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I am sure it is true for most parents; there is always something that you are afraid of for your children. The events over the last few weeks seem to solidify those worries for me even more. 

We have a wide range of fears with Alexis. It’s always a constant concern if she falls and bumps her head, or if her braces are getting too small and starting to leave sores on her feet. We worry about her at school…fitting in, being able to keep up with the other children, and if we have covered our bases with her IEP (individual education plan). The list can go on and on, but it comes with the territory of raising a special needs child.

Well, I’ve got one more fear to add to the list. I’ve talked about her creativity before, that kid’s imagination runs WILD. There are no boundaries for where her thoughts go and where they end up. Pieces of real life, real people, and a mixture of movie characters and movie lines can turn into an elaborate story that most people are unable to decipher between fact or fiction. This brings me to my new fear…Alexis’ stories.

We weren’t bothered about what she said too much at the beginning because most people couldn’t understand her. She still struggles to get entire thoughts out from time to time, but everyone can definitely understand what she is trying to say now. 

It’s terribly ironic for me, the one who has sat though hundreds of hours of speech therapy sessions, and prayed desperately at times for Alexis to be able to talk, that I am now cringing when someone starts to tell me about what Alexis said. I am here to tell you…Brandon and I are in trouble.

It started last year when she was in preschool. The teachers came out of the doors giggling. Alexis was telling a story about how Brandon had gotten out of the shower that morning and was “walking and talking a lot like a robot, like a goofbot”. Now you are all giggling right? Well, he was. It was based on the Mickey Mouse Clubhouse episode she had been watching over and over. This should give you an idea of what it looked like.

Anyway, he wasn’t a nude goofbot, he was dressed- and it was probably 10 minutes after the shower. But Alexis just skipped the part from him getting out of the shower right to the robot part. It was a good laugh for all.

Fast forward a year-and-a-half later, and Brandon and I are sitting with Alexis’ school “team” which is made up of a vision specialist, OT, PT, teacher, special needs teacher, speech therapist, and vice-principal. We were meeting about Alexis’ progress during these first several months of school. They all take turns going around the table talking about Alexis. We are half way around the table and the story began…

“Alexis cares so much about everything and everyone. Alexis isn’t self-centered at all. She really cares…a lot. Like last week when you got in an argument, she was worried about it the entire day. “

Me and Brandon look at each other and respond, “What argument? I don’t remember arguing about anything, other than how we should handle a work project.”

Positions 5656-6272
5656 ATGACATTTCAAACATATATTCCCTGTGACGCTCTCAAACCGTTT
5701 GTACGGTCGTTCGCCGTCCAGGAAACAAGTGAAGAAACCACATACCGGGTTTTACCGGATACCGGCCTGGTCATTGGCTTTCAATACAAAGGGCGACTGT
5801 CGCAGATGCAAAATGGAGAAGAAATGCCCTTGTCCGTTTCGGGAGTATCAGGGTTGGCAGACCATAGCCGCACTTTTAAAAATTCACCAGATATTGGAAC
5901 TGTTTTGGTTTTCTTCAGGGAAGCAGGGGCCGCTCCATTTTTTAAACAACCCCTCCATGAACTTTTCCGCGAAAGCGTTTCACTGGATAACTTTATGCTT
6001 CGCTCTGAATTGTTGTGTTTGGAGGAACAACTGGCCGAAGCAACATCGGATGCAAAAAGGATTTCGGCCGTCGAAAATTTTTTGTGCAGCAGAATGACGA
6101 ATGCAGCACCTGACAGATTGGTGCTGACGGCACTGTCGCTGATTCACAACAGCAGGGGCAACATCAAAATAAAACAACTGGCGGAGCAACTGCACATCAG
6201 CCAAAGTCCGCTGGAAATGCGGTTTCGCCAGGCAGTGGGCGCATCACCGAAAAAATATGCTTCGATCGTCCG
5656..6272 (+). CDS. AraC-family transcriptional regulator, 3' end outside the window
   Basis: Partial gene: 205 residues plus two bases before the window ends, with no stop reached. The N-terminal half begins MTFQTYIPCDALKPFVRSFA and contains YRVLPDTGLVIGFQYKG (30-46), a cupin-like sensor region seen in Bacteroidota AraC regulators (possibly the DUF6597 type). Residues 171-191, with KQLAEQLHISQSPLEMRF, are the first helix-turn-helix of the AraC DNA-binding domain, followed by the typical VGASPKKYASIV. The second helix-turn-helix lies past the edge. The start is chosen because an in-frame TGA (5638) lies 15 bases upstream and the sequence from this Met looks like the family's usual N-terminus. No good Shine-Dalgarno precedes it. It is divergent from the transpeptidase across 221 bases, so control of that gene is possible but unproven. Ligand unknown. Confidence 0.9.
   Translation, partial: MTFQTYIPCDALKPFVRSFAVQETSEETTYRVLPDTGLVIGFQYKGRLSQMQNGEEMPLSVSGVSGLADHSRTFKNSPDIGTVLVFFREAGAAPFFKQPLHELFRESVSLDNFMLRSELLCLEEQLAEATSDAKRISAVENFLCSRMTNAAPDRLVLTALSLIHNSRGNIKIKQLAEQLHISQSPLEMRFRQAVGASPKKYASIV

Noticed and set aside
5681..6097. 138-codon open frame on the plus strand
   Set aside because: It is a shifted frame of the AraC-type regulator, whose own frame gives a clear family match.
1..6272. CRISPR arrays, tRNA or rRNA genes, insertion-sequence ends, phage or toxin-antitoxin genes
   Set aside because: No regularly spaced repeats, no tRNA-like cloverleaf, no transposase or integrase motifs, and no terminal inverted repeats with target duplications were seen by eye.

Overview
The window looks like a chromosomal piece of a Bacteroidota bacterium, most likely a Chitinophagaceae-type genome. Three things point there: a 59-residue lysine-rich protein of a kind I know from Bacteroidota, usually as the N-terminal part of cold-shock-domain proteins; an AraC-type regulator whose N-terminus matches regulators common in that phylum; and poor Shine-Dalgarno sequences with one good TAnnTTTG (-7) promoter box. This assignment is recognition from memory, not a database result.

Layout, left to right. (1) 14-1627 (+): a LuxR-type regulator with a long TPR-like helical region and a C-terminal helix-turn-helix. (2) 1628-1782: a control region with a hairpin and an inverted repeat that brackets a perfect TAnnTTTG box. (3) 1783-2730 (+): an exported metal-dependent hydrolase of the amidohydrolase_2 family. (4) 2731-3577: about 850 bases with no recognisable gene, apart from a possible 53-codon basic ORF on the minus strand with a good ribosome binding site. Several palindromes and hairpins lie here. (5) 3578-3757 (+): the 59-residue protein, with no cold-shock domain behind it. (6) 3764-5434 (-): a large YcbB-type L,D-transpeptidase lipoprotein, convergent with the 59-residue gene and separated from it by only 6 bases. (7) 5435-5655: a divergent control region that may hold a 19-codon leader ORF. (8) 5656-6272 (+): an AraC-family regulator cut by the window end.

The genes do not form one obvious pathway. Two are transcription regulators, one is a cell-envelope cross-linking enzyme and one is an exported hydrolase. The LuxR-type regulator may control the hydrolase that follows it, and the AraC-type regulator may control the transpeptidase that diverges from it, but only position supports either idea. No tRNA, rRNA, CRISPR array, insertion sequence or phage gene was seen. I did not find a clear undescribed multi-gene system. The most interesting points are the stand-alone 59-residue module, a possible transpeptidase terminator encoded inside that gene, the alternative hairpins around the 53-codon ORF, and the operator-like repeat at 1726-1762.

The teacher, “I don’t know what it was, but it was really upsetting to her. She was talking about it as soon as she got to school.”

Me:  “Was it an argument between me and her?”

Teacher:  “Yeah, she said you were really upset with her.”

Me:  “Oh yeah, I was mad, she almost killed our dog that morning.”

Teacher:  “Oh, she skipped that part.”

Then here I am breaking into an explanation about how Alexis slammed the body of our four pound Chihuahua into its kennel after I had asked Alexis to not mess with it. Blah, blah, blah…I still looked like an awful mom who had been super hard on her daughter, enough to distract my child for an entire day. Awesome.

Oh, it hasn’t ended there. She told the art teacher that as soon as I die she gets to get a cat. The art teacher was extremely amused by that. I am allergic to cats, so no cats until she moves out (or I kick the dirt). But why go that route to tell a story? Classic Alexis, get to the good part!

She’s moved on now and  those comments are getting said straight to my face. Anytime that she doesn’t like what I am asking her to do, or do any sort of parenting…she calls me a “gummy worm.” Brandon has pointed out that it could be worse. I am sure it will be someday.

She wrote me a letter last night while I was getting dinner ready. She wanted to have her IPAD, but she had played with it a ton that day already, so I told her no. Here’s her transcribed response:

“Mom, I love you. Don’t you love me? I know the I-pad isn’t good for me but you are a gummy worm. If you don’t let me play my I-pad I am going to hook you to a balloon so you will fly away. Love, Alexis”

It’s the perfect amount of naughty, sweet, and funny combined. How do you “parent” that? I’m at a loss.


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Tiffany Verzal

Tiffany Verzal was raised in rural Nebraska, and now lives in Lincoln, Nebraska with her husband Brandon and daughter Alexis (9) and Abby (2). In 2008, Alexis (then 14-months-old) was the victim of shaken baby syndrome at the hands of her daycare provider in Texas. Alexis suffered severe brain damage and has spent over 2000 hours in rehabilitation since her injury. Tiffany continues to raise awareness for traumatic brain injury, shaken baby syndrome and child abuse. Brandon and Tiffany serve as members on Madonna Rehabilitation Hospital’s Board of Trustees. Brandon is currently the Chairman of the Nebraska Child Abuse Prevention Fund Board.

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